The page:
When NOT to use prepositions in English!

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Hi. I'm Rebecca from engVid. In this lesson, you'll learn when not to use prepositions.

That might sound a little strange, because most of your English learning life, you probably

spent learning prepositions. But it's equally important to know when we don't use prepositions,

especially prepositions of time. So, I'm going to explain to you which are the situations

when you don't use them.

But before we do that, let me just do a very short review of the three basic words we use

when we use prepositions. Those are "at", "on", and "in". Okay? "At" is very specific,

like: "At 12:30"; "on" is for a day or date, like: "On Thursday" or "On January 25th";

and "in" is for anything wider than a day, like: "In the summer", "In 1965", and so on.

Okay? So, now we're going to look at when not to use prepositions.

So, you will see that I've sort of divided them up, because they tend to go in pairs.

You'll see more, as we go along. Let's look at the first example.

"I have an interview this week." So, you don't say:

"on this week", "in this week", "at this week". Nothing. You

say nothing. No preposition necessary. So you just say: "I have an interview this week."

Or: "We met that night." Okay? Again, no preposition necessary before the words "this" or "that"

when we're talking about time. These are all when you talk about time.

Next: "They moved last September." Or: "She's returning next year." So, again, with "last"

and "next", you use no preposition. Okay?

Next one: "He passes my house every day." Or: "Each time we meet, he wants money."

So, with the words "every" and "each", you need to use no preposition.

"Call me any time." Or: "I was waiting for you all day."

So before the words "any" or "all", you need no preposition.

"The deadline was today at 5:00." Or: "She left for Mexico yesterday." Or:

"Can I call you tomorrow?" So you see with these words: "today", "yesterday", "tomorrow",

you don't need to use any preposition. All right? So they kind of tend to go in pairs.

"This", "that"; "last", "next"; "every", "each"; "any", "all"; "today", "yesterday", "tomorrow".

That's just to help you to kind of group them in your mind. Next, we'll do a short quiz to

see how well you have understood this.

Okay, here we go. Number one: "Did you work in last week?" Is that right or wrong?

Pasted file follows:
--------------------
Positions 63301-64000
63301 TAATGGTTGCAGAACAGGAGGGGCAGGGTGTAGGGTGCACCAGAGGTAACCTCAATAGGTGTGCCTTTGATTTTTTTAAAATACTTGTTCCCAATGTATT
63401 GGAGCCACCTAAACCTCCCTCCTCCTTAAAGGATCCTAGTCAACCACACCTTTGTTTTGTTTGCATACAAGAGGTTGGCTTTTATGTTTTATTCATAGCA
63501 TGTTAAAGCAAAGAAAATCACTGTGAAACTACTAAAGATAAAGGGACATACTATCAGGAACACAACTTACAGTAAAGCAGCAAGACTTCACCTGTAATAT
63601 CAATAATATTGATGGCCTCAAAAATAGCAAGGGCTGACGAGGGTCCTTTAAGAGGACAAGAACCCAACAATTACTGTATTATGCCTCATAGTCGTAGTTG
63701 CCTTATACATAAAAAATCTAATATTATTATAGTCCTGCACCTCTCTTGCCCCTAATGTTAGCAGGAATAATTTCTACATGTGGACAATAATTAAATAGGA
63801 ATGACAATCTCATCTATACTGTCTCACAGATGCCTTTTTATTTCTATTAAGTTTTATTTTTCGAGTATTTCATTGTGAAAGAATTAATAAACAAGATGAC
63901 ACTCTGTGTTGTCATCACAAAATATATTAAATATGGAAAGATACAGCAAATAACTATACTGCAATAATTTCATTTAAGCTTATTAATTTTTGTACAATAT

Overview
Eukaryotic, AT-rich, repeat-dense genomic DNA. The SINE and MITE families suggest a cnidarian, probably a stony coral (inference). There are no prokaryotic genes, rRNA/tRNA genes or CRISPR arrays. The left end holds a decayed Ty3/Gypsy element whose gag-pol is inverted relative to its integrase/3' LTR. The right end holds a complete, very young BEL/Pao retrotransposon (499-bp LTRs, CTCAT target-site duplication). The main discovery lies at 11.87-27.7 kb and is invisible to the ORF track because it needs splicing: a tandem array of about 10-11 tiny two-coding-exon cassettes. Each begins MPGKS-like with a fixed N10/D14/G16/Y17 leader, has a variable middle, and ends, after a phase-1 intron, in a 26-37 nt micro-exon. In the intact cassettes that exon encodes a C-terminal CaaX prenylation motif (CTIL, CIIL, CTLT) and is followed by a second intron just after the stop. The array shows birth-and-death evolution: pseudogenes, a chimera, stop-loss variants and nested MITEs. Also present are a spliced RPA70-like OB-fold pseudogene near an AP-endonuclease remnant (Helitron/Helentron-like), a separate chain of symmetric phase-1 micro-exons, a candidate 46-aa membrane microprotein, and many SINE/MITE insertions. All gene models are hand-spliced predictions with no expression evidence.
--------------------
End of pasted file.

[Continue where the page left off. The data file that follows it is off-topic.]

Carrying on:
What do you think? Okay? Well, that one is

wrong. The problem is here. You should just say:

"Did you work last week?" So that was one of those words

where we don't need to use a preposition.

Number two: "See you on Friday." Is that okay?

Yes, that's fine. Okay? Remember we said:

"at", "on", "in" we can use for specific things, like: "At 3:00", "On Friday", "In the summer",

"In September", like... And so on.

Next, number three: "I get up every morning at 6:00. I get up every morning at 6:00."

Is that correct?

Yes, it is correct. Okay? Because here, we need no preposition, and

here we need a preposition, which is "at", so this is also fine.

Number four: "The meeting lasted all evening." Is that correct?

Do we need a preposition before "all"?

No. So this one is also fine.

Next one: "Can you meet me on tomorrow?" Is that okay? Well, I hope you said:

"No", because we need no preposition before the word "tomorrow".

Next one: "The flight leaves at 9pm." Is that correct?

I hope you said: "Yes", because it is.

Again, before a specific time, we use the word "at", the preposition "at".

Next: "We have to finish the project in this week." Is that correct?

That is wrong, because we have the word "this",

so we don't need any preposition before this.

Last one: "On next winter, we'll be in France!" Is that correct? What do you think?

It's wrong. We should just say:

"Next winter, we will be in France!" Okay?

So, as important as learning when to use prepositions is to learn when not to use prepositions.

And if you are not sure, review the lesson, or better still, go to our website: www.engvid.com

where you can do a quiz on this, and really learn these... These 8 or 10 words very, very

well so that you'll know when not to use prepositions. Okay? So,

good luck with your English. Bye for now.

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